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3/19/2012 2012 USA/IRELAND Teams, Purse Event (15-Mar -- 18-Mar)
World Champ Wins It! -- Bob Alman


Mark McInerney played golf croquet like a world 
champion on Sunday--with confidence and finesse, even 
when the going looked tough.  "He had a good run," 
Mark would say of an opponent in the zone for a 
particular game, but McInerney's steadiness carried 
the day and brought him the biggest prize, in both 
cash and glory.

Sunday started with four semifinalists: two Irish 
playing against two Americans.  In the first one, Mark 
defeated Florida croquet pro David Maloof in three 
games after an in-form Maloof (playing his second Golf 
Croquet tournament--he was finalist in 2011 against 
Stephen Mulliner) beat Mark in the first game; but 
Mark took the second game decisively and breezed 
through the third with a 7-4 victory.  

The other semi-final was a closer affair, between 
Patsy Fitzgerald of Ireland and Danny Huneycutt, top 
American player.  Huneycutt was obviously delighted to 
emerge the winner and have a chance to play against 
McInerney.  He played well, but Mark's confidence and 
steadiness won the day--and the biggest cut of the 

I asked Danny later which was more important to him, 
the money or the glory.  After some thought, he was 
sure, he said, it was the glory.  I think the same 
would be true of all the players in the event--even 
the ones who aren't faring very well in tough economic 

Each of the three Irishmen are personally affected by 
the depths of the economic depression in their 
country.   Mark's business--as a dog behaviorist and 
owner/manager of a bridle shop--is obviously 
depressed  by the temper of the times; Ed Cunningham,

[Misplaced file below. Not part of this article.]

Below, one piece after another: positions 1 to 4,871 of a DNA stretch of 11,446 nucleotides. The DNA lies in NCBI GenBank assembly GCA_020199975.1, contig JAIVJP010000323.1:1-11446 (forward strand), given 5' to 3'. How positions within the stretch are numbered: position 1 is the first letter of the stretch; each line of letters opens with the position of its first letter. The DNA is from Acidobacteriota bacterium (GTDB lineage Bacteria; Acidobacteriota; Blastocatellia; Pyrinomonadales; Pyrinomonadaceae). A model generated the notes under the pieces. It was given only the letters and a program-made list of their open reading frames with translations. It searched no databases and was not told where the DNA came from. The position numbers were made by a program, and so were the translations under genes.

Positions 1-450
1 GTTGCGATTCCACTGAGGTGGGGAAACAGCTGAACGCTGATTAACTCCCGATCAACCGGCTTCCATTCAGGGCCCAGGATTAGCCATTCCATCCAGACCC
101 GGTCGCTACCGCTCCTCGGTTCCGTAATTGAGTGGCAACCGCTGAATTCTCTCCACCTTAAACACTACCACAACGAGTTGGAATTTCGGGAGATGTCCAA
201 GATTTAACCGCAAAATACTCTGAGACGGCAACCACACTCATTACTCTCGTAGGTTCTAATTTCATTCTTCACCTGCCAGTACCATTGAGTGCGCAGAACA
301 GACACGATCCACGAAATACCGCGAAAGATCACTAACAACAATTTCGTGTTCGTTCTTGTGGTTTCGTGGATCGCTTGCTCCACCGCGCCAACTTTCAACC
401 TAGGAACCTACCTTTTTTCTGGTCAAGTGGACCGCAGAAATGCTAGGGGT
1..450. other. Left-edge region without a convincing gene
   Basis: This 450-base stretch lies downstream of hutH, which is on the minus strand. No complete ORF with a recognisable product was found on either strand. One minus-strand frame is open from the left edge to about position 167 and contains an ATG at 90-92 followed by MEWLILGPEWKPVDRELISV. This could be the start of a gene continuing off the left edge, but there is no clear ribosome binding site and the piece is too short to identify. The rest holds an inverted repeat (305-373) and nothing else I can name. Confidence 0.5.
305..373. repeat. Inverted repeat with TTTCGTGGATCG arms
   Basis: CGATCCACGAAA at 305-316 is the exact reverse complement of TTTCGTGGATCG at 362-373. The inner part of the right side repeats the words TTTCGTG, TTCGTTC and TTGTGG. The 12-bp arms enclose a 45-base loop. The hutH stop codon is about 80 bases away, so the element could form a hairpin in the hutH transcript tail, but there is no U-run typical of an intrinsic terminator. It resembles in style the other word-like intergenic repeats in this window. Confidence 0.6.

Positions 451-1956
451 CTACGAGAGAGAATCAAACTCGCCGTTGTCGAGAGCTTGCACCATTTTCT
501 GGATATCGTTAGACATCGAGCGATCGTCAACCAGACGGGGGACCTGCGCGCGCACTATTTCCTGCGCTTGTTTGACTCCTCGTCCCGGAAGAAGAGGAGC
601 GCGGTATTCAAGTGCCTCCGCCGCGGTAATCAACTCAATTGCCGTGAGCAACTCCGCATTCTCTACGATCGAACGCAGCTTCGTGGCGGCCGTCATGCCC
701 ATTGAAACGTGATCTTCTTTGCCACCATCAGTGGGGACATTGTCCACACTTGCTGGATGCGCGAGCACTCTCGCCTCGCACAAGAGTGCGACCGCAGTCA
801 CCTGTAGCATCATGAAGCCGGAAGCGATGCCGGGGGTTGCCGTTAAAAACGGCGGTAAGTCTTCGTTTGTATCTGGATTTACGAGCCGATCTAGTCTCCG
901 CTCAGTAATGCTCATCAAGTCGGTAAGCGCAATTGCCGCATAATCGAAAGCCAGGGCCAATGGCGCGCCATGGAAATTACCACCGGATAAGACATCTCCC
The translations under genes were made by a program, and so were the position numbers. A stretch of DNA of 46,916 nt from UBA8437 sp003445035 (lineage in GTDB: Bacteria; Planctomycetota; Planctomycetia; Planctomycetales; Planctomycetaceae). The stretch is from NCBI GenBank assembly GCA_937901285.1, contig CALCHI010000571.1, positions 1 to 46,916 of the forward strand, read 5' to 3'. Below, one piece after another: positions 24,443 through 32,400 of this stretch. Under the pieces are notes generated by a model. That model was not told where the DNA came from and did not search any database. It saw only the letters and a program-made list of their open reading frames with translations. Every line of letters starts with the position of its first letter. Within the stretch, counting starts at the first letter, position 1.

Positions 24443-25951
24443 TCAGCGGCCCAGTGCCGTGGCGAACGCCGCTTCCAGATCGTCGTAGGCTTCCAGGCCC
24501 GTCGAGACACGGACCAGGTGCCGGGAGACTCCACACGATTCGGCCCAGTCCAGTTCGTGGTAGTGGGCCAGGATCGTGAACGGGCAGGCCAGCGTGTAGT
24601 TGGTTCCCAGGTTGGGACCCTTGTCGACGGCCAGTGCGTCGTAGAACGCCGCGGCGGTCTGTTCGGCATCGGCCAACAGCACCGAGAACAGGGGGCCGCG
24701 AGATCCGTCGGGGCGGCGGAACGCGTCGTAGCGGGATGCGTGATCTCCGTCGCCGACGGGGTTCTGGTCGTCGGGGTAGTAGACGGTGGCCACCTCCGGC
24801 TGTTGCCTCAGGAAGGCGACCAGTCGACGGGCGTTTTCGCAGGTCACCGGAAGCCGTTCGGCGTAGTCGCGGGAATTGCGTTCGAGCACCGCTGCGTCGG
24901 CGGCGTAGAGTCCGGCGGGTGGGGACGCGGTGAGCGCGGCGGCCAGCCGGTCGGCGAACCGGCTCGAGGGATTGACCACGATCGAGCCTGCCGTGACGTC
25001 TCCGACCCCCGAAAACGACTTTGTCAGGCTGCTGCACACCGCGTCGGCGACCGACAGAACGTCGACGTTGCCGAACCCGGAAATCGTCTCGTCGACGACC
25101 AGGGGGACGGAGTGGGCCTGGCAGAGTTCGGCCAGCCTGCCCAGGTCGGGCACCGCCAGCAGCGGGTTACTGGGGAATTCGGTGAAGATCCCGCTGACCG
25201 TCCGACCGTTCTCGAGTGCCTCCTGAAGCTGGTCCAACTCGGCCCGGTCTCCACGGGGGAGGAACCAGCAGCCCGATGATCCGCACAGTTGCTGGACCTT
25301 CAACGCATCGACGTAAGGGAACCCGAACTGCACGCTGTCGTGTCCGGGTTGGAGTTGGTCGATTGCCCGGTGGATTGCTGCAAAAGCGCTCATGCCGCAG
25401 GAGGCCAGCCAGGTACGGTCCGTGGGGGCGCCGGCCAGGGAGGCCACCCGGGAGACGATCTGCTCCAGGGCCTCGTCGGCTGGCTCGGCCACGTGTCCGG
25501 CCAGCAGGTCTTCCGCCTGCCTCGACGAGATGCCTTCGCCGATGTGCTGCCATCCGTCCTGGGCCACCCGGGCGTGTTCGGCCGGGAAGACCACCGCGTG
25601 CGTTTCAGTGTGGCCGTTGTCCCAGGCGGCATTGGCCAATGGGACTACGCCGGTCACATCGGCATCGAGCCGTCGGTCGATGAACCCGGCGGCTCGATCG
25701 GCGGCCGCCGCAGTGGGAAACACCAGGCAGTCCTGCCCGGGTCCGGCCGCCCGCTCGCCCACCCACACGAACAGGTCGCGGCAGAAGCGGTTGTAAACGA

a project manager for a construction company, has said 
that their few contracts are for overseas work; and 
even Patsy Fitzgerald, who lives on a 100-acre estate 
in a classic Georgian mansion overlooking his own 
croquet court, has seen a reduction in his backlog of 
commissions for paintings.  "I used to be about 10 
months behind," he told me.  "Now it's more like two 

He could open a bed-and-breakfast, I proposed.  Patsy 
replied, "We like to close the gates and see no one 
for days on end."   He raises cattle on half his 
acreage, with the other 50 acres being re- 
forested.  "If worse comes to worse," I 
suggested, "you can release the manager of your cattle 
operation and do more of the work yourself."   He only 
smiled slightly, which made me think that he's a very, 
very modest fellow, indeed.

There is a bright side to his situation, and a dark 
side as well if you can allow for muddled 
metaphors: "The light in my studio isn't very good for 
painting," Patsy told me.  "There can be eleven or 
twelve days in a row when everything is misty and 
gray.   It's why there are so few painters living in 
Ireland, I think."   Which means more work for Patsy, 
I suggested.  Again, the modest smile.

The Irish croquet players are genuinely nice guys.  
They loved their visit to Palm Beach county, and my 
impression is that they all thought it was worth it--
including Mark McInerney, who can now prepare for 
playing in the Association Croquet World Championship 
in Adelaide in about six weeks.  At about number 15 in 
the world, he doesn't have the top ranking in that 
form of the game, and he'd like to win both titles, 
though he knows that's a long shot.  

The next Golf Croquet World Championship is scheduled 
for April of 2013.  Which means that Mark will 
doubtless be invited to the 2013 International Polo 
Palm Beach Golf Croquet Invitational next February.  
It's a "tournament of champions," after all, and Mark 
is the biggest champion of them all in Golf Croquet.




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